Medical debt is an unfortunate reality for many people in the United States. In many cases, this type of debt arises out of a health emergency such as an unexpected catastrophic illness or injury. With the high cost of medical services, hospital stays, rehabilitation and other related needs, you can quickly find yourself swimming in debt. All too often insurance coverage is limited or unavailable.
Even with the best of intentions, paying off such debt may be impossible. Bankruptcy can be the best solution if you are struggling with medical debt. At Kain and Henehan, we are very familiar with this kind of situation and want to work with you to see if bankruptcy is a viable solution. We are caring and compassionate right from the very first conversation.
Medical debt is a type of unsecured debt meaning that it is a type of debt that has not been secured by collateral, such as a home or car. Medical debt can be in the form of unpaid medical bills, invoices, and credit card debt. It is debt accumulated as a result of treatment for a health condition or an injury.
Medical debt includes expenses for doctor visits, surgeries, hospital stays, medications, physical therapy, and any other medical-related costs. If you have health insurance, it also includes any insurance co-payments or deductibles that you may owe and any other uncovered expenses.
For example many forms of cancer require medication, chemotherapy, radiation treatments, hospital stays, multiple visits with specialists and oncologists, and surgeries. Treating a major illness like this can create a mountain of bills very quickly.
Secured debt is debt that is attached to something of value, such as a car loan or mortgage. The collateral, meaning the house or car, can be taken back if you fail to make expected payments.
Unsecured debt like credit cards or medical bills do not have any connection to property, and the creditors risk losing all their returns if the debtor becomes insolvent. Because of this, unsecured debt is usually more expensive, carrying large interest rates.
In Chapter 7 bankruptcy, the debtor must pass a means test to qualify for a discharge of medical debt. This means that their income must fall below a certain amount.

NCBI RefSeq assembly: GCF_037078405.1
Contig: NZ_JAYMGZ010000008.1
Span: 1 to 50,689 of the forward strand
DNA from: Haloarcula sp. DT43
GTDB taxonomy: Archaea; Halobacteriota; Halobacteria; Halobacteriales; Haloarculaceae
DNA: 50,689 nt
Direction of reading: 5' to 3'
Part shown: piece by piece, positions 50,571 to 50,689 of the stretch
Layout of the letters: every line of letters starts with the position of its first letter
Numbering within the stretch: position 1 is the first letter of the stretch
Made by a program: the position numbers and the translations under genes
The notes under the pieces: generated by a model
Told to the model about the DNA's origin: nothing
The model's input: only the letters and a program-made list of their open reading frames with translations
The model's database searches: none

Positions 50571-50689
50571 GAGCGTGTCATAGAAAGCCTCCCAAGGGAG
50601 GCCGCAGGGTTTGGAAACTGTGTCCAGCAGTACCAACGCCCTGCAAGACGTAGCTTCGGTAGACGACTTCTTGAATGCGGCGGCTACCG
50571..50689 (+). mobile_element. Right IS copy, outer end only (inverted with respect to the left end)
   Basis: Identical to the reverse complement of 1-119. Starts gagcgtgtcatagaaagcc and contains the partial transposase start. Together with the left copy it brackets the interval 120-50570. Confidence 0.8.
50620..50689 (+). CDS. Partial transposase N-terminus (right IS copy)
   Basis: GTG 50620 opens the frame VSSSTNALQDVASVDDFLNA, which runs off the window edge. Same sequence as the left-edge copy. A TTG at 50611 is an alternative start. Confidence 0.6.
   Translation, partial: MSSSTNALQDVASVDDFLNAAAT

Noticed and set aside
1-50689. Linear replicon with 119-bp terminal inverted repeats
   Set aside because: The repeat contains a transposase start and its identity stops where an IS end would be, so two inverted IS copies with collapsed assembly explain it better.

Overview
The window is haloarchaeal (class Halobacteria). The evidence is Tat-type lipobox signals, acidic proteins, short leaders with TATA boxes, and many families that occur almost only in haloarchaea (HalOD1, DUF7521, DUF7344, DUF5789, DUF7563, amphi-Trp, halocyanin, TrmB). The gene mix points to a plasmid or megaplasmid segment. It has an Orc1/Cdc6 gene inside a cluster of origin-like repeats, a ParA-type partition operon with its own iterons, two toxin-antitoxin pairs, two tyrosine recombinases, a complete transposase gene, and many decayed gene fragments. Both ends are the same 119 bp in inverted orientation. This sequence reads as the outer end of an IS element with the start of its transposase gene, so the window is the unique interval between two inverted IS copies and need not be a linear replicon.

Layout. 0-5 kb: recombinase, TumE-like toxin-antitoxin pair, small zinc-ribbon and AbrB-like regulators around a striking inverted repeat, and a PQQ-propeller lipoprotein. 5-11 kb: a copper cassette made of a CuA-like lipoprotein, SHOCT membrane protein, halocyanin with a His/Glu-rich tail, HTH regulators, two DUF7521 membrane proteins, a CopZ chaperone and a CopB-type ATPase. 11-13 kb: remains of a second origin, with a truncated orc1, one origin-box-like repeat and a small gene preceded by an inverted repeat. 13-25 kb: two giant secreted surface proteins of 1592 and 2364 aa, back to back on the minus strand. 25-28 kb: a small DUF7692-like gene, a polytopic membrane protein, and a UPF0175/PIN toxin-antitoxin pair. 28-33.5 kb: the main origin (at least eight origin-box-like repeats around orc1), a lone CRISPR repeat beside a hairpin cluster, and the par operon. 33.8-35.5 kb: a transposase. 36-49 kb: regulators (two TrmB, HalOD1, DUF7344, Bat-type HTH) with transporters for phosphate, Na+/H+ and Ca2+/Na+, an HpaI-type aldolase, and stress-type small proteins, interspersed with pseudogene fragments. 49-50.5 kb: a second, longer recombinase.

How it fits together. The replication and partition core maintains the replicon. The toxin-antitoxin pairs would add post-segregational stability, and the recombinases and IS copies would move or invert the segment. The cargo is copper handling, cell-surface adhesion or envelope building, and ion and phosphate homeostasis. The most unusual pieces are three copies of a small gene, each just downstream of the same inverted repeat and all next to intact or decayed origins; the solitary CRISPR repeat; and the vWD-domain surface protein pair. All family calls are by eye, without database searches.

In Chapter 13 bankruptcy, the debtor’s repayment plan must include paying off the medical debt over time. However, after the repayment plan is completed, any remaining balance on the medical debt will be discharged. This means that, depending on the type and amount of debt you have accumulated, it may be possible to have some or all of your medical debt eliminated during the bankruptcy process.
Bankruptcy is not usually a person’s first option when faced with medical bills. They do explore ways to try meeting their medical obligations. For instance they may negotiate with the medical provider to reduce or discount what’s owed. They may work with a facility or hospital’s billing department to make a payment plan or suggest a lump sum payment in exchange for a reduction in the accumulated bill. If they have put the debt on credit cards, they may be able to negotiate with creditors directly, offering them a one-time payment in exchange for forgiving the remaining balance of medical debt. Some folks explore consumer credit counseling services to see if they can help clear the debt without having to declare bankruptcy.
However, these options may not be the best for you and your situation. The amount of debt may be so high that it is unrealistic that you can pay off the debt or creditors are unwilling to work with you.
Bankruptcy is a protection and a constitutional right that exists to help families like yours out of mounting medical debt. According to the US. Courts, “Bankruptcy helps people who can no longer pay their debts get a fresh start by liquidating assets to pay their debts or by creating a repayment plan.” Bankruptcy is a right in our U.S. legal system to help people, like you, get back on their feet financially.
In the United States, up to 43% of Americans are uninsured or underinsured. When faced with an unexpected injury or illness, uncovered medical expenses can add up quickly. Unfortunately many people find themselves unable to pay for all these expenses. Even with health insurance, medical debt can still accumulate due to high deductibles or copays and uncovered medicines and treatments.
Medical debt is one of the most common causes of personal bankruptcy. In fact, some studies have shown that almost half of all bankruptcies are due to medical debt.
Figuring out which type of personal bankruptcy may be best between Chapter 7 or Chapter 13 is ideally decided after consulting with one of Kain + Henehan’s bankruptcy attorneys.
In general, Chapter 7 offers a way to eliminate medical debt without having to make payments, while Chapter 13 allows for repayment over a period of up to five years. But selecting one over the other actually depends on your financial goals, the type of debts, and other considerations to be discussed with your bankruptcy attorney.
At Kain + Henehan, we totally understand that medical debt is a very real concern. Too many families are facing this type of debt on top of dealing with the anxiety and worry over their own or a family member’s health crisis. We know this type of debt can be overwhelming, but with the right bankruptcy attorney you can find a way back to financial solvency.
Kain + Henehan are experienced bankruptcy lawyers with offices in St. Cloud, Minnesota and the Twin Cities area. We serve all Minnesotans and you can schedule a free 60 minute consultation virtually, by phone, or in person.
Contact us by calling (612) 438-8006 or filling out the online form to learn more about bankruptcy protections for medical debt.
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